In Episode Two, as the young pontiff is examining the gifts sent to him from different countries, he discovers that Australia has sent him a kangaroo in a cage.  No one in the Vatican knows what to do with the live kangaroo.  In a very interesting scene, a very moving scene, Belardo uncovers the cage, opens the cage door, and has an immediate connection to the kangaroo. He calms the beast, and then, when it is suggested they put the animal in a zoo, Lenny responds by saying “no, let him loose in the Vatican grounds.”  Sister Mary is not surprised at this event, and later she makes reference to not only the kangaroo “calming” tactics the pope presents, but also she begins to discuss another event that occurred when Lenny was younger;  he cuts her short and tells her to be quiet.  We are left to feel that Lenny has done some miraculous works in the past, but he is not ready to reveal this. Leading Sister Mary to say to Vatican Secretary of State:  “Lenny is a saint. Not just a good man. He is truly a saint.” It is the way she says it, and it is the way she believes it that makes up feel that indeed there is something very special about Lenny Belardo that no one knows but Sister Mary.

And, in a twist to all those who run the Vatican, particularly the cardinals, Lenny makes Sister Mary his personal assistant.  Not only is she a woman, but she has power over Lenny – so much so that rumors abound throughout the Vatican that there are actually two popes:  Lenny and Sister Mary.   When Lenny finds out about these rumors, he quickly nips the rumors in the bud, and he “fires” any cardinal caught spreading that rumor.  Sister Mary, used to calling the new pope by his Christian name, is commanded by Lenny to refer to him from now on as His Holiness – to squelch the rumor that there is more of a relationship that is there that doesn’t really exist, but it does exist and Lenny, Sister Mary, and the audience knows this. Sister Mary knows Lenny, and Lenny does not want her revealing as much as she knows, but he trusts her as an advisor and listens to her when he wants. Sister Mary does not like this, but she does as she is told.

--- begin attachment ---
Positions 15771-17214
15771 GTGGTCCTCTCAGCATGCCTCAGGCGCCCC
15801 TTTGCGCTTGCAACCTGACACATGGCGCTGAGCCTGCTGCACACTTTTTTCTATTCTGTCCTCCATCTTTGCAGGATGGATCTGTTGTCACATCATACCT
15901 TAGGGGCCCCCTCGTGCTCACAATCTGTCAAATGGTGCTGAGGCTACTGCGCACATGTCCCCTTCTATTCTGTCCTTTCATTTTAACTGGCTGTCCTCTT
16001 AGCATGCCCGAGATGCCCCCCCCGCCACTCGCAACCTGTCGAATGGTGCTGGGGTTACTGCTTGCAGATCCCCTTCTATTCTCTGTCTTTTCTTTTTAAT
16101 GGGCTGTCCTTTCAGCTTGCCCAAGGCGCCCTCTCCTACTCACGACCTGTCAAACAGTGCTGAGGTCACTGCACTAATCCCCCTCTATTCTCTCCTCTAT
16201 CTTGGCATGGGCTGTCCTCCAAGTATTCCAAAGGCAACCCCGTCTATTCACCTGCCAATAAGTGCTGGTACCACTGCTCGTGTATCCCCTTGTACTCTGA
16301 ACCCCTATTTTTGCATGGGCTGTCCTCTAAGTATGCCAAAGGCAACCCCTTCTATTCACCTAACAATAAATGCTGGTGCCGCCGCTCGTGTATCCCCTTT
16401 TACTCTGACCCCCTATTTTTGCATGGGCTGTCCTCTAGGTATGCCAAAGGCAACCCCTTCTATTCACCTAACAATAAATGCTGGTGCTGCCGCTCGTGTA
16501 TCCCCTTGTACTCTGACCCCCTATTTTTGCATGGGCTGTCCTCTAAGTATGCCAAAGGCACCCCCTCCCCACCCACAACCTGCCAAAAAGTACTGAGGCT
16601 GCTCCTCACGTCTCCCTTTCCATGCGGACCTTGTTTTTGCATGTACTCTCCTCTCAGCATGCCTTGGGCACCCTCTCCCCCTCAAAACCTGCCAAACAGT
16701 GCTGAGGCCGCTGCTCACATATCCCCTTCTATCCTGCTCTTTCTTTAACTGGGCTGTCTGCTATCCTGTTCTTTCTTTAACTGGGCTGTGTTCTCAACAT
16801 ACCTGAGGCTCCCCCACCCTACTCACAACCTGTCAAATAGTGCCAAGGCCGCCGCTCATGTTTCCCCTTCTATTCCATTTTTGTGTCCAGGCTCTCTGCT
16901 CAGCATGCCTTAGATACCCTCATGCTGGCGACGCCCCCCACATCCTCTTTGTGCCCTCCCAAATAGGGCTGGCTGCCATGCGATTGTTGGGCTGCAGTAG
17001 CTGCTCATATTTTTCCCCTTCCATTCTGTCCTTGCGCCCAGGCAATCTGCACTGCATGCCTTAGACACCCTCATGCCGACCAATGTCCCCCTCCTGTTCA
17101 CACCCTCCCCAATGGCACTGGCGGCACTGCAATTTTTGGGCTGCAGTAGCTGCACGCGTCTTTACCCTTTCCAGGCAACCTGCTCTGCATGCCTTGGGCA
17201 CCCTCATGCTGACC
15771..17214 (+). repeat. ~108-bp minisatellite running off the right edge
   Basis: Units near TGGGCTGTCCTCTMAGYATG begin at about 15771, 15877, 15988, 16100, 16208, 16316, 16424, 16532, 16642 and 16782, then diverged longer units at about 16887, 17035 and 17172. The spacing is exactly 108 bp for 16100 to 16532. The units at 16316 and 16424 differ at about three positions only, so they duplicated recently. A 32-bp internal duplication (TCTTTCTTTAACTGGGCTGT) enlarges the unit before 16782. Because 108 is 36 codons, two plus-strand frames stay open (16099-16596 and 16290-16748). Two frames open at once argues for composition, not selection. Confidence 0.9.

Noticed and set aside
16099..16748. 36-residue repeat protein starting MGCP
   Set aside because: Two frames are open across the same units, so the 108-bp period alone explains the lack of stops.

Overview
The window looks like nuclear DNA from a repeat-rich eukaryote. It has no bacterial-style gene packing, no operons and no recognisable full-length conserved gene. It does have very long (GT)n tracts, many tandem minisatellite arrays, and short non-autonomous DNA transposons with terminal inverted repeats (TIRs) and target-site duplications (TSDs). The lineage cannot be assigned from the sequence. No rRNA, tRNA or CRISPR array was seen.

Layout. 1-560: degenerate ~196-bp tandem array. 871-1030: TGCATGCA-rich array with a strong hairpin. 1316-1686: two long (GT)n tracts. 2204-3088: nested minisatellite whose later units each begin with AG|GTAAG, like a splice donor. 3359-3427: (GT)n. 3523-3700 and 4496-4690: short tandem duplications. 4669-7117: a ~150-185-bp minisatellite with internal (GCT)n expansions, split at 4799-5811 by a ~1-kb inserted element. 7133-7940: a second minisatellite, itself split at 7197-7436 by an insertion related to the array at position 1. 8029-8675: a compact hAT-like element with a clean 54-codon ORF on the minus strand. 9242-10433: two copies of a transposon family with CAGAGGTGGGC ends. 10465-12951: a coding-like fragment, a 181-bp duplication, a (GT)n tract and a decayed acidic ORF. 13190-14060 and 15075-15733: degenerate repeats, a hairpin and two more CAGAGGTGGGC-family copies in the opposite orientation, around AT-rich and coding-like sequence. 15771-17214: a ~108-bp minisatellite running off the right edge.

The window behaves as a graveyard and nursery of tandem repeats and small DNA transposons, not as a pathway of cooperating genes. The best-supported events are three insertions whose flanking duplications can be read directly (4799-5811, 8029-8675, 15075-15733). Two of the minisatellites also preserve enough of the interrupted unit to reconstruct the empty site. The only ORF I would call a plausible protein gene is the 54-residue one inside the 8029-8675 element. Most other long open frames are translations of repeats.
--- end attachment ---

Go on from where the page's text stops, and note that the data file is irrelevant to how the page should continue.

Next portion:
Lenny is portrayed by Sorrentino as a brute who forces his opinion on to more “worldly, more experienced, more prepared” cardinals.  At first glance, it appears that Pope Pius XIII hates the cardinals.  It’s not that. He doesn’t hate anyone.  He just doesn’t know how to love anyone. He doesn’t know how to forgive anyone.  Basically, he cannot get through his past which may have prepared him more to lead the one billion followers he is elected to lead.

I would suggest that if Mr. Lowry truly wants to understand the drama, he watch it more than once and actually listen to what the characters are saying more than just their actions.

I did happen to agree with Lowry’s assessment of this grand attempt that pits the Catholic church against tradition and the new era after I watched the first episode, which was extremely difficult to follow, extremely convoluted, and just weird.  I begrudgingly watched the second episode because I really didn’t have anything else to watch as the Pittsburgh Steelers were being picked apart by the New England Patriots.

The first episode begins with a dream where Pope Pius XIII wakes up, gets dressed, and then proceeds to dress down the faithful gathered at the Vatican to hear is first homily.  Here is an example of what he says (now, mind you, this is a dream, but we don’t find that out until after the scene – which does exacerbate the plot):

Quite strange, don’t you think?

Couple this with his actual homily, held at 9:00 at night, no lighting, because Lenny does not want any one to see his face.  He states "no one is prepared to see my face, my eyes."